WCTU: Membership, Interest Dwindling
DAYTON, Ohio (AP) _ Catherine Price is 92, but the flames of temperance still burn inside.
Even now, legs wrapped in a shawl, slippered feet propped up on a bed at the Catalpa Manor Nursing Center, Price rails against the evils of drink. She hasn’t lost the fervor that propelled her through a 30-year tenure as a Woman’s Christian Temperance Union chapter president.
But zeal alone won’t save the once-powerful international organization of church women who stormed saloons, crusaded for abstinence from spirits and led the movement that ushered in Prohibition.
The WCTU, once 400,000 members strong, is dying.
Fewer than 20,000 women still belong. And its membership isn’t getting any younger, said national President Rachel Kelly, 70. The average age is 55.
What’s more, fewer people seem to be interested in a life of temperance.
``I’m afraid it’ll not exist because there are so many people that want that one little drink to start on,″ Price said.
``And you know the temperance union won’t take that one little drink.″
Since it was founded in Cleveland in 1874, the WCTU has preached abstinence from liquor _ members must make a pledge _ and has dedicated itself to educating the public about the evils of alcohol, tobacco and illegal drugs. The national WCTU now is based in Evanston, Ill.
In Ohio, the WCTU has about 800 members. But age is becoming a problem, said Frances Thompson, 70, Ohio WCTU president. In Ohio alone, 100 WCTU members died last year.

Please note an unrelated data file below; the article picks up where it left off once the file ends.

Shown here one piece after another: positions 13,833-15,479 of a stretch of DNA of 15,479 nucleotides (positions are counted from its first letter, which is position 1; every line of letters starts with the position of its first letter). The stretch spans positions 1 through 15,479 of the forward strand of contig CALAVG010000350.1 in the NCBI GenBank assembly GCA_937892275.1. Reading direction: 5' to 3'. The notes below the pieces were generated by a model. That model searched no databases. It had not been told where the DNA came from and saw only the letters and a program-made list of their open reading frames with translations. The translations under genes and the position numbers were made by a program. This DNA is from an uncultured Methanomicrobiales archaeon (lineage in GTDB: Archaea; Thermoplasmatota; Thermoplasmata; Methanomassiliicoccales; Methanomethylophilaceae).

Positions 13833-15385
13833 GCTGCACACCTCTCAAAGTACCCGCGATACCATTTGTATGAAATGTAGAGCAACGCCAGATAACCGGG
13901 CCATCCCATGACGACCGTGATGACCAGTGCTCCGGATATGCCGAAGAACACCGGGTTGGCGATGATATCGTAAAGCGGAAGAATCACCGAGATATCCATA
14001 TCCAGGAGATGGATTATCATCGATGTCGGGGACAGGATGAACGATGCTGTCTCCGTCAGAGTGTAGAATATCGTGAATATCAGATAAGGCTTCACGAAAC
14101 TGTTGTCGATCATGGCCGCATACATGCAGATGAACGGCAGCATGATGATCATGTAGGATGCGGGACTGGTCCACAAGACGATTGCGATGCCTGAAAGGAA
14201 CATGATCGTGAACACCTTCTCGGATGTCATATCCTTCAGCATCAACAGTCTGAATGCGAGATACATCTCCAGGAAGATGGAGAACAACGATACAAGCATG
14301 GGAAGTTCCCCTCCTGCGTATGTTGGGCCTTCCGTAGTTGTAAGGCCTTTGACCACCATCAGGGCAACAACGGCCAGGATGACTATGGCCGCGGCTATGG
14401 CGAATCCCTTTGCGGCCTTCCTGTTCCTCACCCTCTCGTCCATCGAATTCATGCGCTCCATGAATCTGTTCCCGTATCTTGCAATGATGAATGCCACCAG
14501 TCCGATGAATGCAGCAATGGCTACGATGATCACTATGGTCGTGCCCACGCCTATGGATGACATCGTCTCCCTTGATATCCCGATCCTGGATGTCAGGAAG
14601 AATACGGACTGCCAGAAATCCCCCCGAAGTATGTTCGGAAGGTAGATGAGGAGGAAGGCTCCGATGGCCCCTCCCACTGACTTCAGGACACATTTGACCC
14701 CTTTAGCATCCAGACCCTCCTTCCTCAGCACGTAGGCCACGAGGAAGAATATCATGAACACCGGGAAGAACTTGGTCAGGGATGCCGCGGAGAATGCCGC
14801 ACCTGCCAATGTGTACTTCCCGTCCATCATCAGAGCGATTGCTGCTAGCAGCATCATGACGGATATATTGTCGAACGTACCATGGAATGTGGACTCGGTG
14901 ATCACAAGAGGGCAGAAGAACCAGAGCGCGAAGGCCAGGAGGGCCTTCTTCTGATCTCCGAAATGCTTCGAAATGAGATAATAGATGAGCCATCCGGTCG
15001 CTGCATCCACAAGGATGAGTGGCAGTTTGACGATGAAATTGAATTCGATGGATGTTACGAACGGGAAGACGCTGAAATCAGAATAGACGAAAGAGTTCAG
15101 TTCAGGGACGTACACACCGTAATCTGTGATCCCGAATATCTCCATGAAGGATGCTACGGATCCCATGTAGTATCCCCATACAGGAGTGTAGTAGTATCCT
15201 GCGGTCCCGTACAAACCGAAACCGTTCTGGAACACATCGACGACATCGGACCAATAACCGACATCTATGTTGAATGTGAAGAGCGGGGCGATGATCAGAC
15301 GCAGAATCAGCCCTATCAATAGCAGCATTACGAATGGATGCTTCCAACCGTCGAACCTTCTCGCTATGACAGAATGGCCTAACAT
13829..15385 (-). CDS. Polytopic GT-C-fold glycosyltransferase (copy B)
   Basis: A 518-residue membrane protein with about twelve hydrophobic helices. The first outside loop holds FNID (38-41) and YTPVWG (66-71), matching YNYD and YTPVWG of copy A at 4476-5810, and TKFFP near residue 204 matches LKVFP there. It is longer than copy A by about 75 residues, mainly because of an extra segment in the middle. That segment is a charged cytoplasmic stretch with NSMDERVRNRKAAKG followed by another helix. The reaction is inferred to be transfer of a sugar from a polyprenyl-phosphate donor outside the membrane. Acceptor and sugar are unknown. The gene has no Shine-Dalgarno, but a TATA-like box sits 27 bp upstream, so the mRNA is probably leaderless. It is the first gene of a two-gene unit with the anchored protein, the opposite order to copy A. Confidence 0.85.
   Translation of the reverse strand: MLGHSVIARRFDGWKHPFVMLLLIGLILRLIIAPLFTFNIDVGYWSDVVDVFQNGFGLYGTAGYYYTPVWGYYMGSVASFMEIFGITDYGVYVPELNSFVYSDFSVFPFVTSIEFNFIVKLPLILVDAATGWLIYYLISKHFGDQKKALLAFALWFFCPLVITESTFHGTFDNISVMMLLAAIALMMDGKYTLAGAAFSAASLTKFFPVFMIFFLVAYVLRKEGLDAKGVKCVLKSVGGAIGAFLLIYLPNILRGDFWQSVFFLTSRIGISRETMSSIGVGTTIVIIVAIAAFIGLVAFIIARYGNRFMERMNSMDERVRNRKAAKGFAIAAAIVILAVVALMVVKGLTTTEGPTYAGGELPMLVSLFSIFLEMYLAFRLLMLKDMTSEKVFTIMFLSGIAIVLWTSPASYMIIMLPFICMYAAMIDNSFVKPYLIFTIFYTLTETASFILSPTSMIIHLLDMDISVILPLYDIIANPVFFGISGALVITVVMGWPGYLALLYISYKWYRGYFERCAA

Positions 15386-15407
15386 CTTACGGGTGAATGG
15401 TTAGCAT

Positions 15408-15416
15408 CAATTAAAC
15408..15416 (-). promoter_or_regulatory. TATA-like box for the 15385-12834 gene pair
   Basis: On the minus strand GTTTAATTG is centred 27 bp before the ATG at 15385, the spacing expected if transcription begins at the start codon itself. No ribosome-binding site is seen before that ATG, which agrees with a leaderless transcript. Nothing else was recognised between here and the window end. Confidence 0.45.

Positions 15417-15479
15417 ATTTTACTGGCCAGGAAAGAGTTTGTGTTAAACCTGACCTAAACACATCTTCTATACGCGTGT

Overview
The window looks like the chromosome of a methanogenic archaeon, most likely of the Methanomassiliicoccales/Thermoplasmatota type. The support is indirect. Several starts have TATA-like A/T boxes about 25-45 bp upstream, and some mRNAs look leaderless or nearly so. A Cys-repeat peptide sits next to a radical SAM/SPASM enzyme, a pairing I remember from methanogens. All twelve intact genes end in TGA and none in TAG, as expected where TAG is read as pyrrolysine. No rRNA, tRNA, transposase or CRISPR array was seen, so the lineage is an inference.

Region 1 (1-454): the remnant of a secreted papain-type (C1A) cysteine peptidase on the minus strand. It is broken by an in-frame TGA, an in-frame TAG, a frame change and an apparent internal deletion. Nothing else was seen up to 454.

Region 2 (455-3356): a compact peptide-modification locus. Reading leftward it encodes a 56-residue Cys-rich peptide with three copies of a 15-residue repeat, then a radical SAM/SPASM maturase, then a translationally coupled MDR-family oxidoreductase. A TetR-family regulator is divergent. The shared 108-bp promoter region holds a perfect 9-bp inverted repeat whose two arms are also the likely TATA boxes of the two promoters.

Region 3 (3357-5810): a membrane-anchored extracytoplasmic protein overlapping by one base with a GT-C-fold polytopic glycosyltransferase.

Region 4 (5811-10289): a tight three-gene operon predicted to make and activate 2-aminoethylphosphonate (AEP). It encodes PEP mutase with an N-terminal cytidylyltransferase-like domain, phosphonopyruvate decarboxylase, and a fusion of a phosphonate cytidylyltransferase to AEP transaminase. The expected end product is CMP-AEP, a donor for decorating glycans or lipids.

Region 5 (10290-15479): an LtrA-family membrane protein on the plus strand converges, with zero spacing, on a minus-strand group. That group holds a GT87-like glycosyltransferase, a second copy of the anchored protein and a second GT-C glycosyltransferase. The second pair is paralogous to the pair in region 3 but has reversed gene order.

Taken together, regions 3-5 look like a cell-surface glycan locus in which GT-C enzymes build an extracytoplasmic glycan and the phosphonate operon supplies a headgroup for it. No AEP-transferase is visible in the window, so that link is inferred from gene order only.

``Unless we get younger members, we cannot keep it going,″ said Mrs. Thompson, who lives just outside Lima. ``Too many of these elderly ladies are in convalescent homes. They just can’t handle the situation anymore.″
The WCTU has targeted church youth groups in hopes of recruiting younger members, but interest is not high. Many younger women are too busy with their jobs and families to get involved, she said.
``And a lot of the young ones have been brought up that alcohol and drugs are OK,″ she said.
The WCTU sprang from the Women’s Temperance Crusade of 1873, when Carry Nation and other women armed with Bibles marched into saloons, prayed, sang and urged barkeepers to stop selling liquor.
The organization also spawned other innovations.
The WCTU founded the first kindergarten, helped organize the first Parent-Teacher Association, and established foster homes, orphanages and homes for prostitutes. It also played a role in enacting child and adult labor laws.
And its legacy will live on, said Bob Anderson of the National Association of State Alcohol and Drug Abuse Directors.
``Prohibition may be a failed concept, but temperance and abstention is not a failed concept,″ he said.
The United States has one of the highest rates of abstention in the world. Thirty percent of adult Americans don’t drink.
``Much of that is the influence of the WCTU and some of the various religions,″ said Anderson. ``I would personally hate to see it go out of existence.″
Said Mrs. Kelly: ``We’ll never know how many people the WCTU has been responsible for saving ... because they have not taken a drink.″
The effort to win younger members hasn’t been easy. At first, ``they laughed at us. We were just little, old ladies,″ Mrs. Kelly said.
Kimberly Jackson, 21, of Pittsburgh, a student at the University of Dayton, says she drinks only on occasion. But she said the WCTU is not for her _ the abstinence pledge is ``a little too restrictive for most people.″
But her fellow student, Dawn Harshman, 22, doesn’t drink and believes there is a decline in drinking among people her age.
``There are definitely people who do abstain,″ she said.
That’s just what Mrs. Kelly wants to hear.
``The theory of moderation that’s been taught for the last 50 years _ they know it isn’t working,″ she said. ``It’s wrong to teach people how to drink, how to use a deadly drug. Totally abstaining is the `in’ thing today.″